In a tech-savvy society better known for hosting robot marathons, the crisis has produced surreal images, some more apt to appear in a novel about life after a nuclear holocaust: Cut off with no electricity and no phone reception, the hungry and isolated braving long lines outside near-empty grocery stores just to get food; the desperate homeless warming frigid hands in heavy snow above fires fueled by the wooden planks of their own pulverized homes.
In Kesennuma, I saw the hull of a behemoth ship parked inland on a sea of burnt debris beside a wrecked 7-Eleven.
In Shizugawa, a lone Japanese soldier relentlessly swept a small strip of pavement that somehow survived, a futile and slightly bizarre effort considering the entire city surrounding it was reduced to a mashed heap of garbage.
Most of these towns have simply ceased to exist. In some, far from the ravaged coast, everything is still closed: restaurants, malls, pinball arcades, drugstores — even ATM machines because they cannot function without power.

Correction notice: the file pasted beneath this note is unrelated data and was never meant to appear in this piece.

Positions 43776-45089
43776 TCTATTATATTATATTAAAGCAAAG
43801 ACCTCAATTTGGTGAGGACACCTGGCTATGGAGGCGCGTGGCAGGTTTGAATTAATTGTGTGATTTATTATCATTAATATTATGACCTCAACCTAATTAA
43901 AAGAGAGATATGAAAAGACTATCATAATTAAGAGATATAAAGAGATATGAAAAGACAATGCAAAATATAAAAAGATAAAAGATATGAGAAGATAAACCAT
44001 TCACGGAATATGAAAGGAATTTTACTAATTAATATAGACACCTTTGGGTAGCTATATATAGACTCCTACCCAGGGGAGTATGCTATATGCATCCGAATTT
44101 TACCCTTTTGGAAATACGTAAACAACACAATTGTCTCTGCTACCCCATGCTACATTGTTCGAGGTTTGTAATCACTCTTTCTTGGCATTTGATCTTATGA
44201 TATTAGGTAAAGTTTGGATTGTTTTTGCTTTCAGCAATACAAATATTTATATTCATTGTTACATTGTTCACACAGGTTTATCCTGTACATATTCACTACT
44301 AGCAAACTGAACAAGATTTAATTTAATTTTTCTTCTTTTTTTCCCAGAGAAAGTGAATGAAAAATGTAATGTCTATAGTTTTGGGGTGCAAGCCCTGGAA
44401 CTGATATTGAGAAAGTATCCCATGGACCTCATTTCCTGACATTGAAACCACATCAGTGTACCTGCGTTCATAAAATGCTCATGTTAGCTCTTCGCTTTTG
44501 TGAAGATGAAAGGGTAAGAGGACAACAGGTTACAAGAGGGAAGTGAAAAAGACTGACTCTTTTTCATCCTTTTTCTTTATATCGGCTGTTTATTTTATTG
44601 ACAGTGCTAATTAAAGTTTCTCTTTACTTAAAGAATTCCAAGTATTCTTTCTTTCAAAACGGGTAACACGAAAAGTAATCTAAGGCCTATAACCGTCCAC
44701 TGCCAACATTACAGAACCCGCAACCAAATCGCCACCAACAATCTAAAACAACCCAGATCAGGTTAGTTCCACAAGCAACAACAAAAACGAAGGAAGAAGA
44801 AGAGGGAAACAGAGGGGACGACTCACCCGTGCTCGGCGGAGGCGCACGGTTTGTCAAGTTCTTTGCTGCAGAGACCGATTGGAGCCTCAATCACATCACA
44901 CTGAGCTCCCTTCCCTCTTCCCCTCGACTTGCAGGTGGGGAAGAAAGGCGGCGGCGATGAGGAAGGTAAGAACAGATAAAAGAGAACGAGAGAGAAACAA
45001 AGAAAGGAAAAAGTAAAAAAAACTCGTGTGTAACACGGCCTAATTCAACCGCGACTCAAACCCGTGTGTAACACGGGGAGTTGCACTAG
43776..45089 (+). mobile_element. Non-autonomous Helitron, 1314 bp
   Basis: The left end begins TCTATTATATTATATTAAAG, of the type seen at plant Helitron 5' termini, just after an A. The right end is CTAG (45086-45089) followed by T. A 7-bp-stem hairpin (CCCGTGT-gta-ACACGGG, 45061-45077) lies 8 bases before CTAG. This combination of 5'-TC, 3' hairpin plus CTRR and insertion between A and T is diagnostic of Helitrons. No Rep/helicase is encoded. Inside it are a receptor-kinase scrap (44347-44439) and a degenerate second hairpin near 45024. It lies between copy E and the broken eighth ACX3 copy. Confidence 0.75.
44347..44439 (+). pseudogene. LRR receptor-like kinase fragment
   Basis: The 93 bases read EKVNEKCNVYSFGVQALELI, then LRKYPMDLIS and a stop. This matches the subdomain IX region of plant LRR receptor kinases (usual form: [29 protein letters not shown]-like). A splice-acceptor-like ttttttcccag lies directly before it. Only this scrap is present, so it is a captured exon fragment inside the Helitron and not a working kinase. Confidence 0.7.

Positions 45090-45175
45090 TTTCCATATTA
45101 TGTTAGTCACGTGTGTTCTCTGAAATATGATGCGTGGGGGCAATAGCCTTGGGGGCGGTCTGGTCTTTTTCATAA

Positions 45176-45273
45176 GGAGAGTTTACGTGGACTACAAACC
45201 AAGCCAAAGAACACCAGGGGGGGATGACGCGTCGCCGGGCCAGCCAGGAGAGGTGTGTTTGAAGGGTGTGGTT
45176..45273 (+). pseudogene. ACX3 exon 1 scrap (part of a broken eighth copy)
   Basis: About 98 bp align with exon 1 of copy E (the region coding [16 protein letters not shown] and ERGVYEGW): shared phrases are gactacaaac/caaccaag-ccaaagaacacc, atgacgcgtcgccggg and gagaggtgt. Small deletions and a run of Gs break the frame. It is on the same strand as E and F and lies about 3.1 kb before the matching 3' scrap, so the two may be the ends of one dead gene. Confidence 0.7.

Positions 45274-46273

We have survived mostly on snack food — peanuts and potato chips and canned coffee scavenged from mostly empty street-side vending machines. When we found one small food store open, it’s dwindling stocks already plundered, we bought everything left that we could fit in our car — raw sausages, dried squid, bread.
Finding fuel is a constant concern. Vast lines of cars queue ominously at every gas station — even those that are closed — waiting up to 36 hours to buy limited rations.
We need gas not only to move, but to charge our laptops and satellite transmitting equipment through an inverter that connects to our car’s cigarette lighter — which at one overloaded point blew a fuse, threatening to bring our mission to a halt.
One big problem with Japan’s crisis: It doesn’t feel like it’s over.
Every night, we are woken by aftershocks. These come during the day, too — during interviews, while parked in our car — grim reminders that what started it all can be unleashed again, anytime.
Every day, we hear snippets of news about the possibility of total nuclear meltdown at the Fukishima Dai-ichi plant, more than 150 miles (240 kilometers) from where we have been working. There is talk of helicopter crews testing positive for radiation exposure, of foreign governments urging their nationals to leave.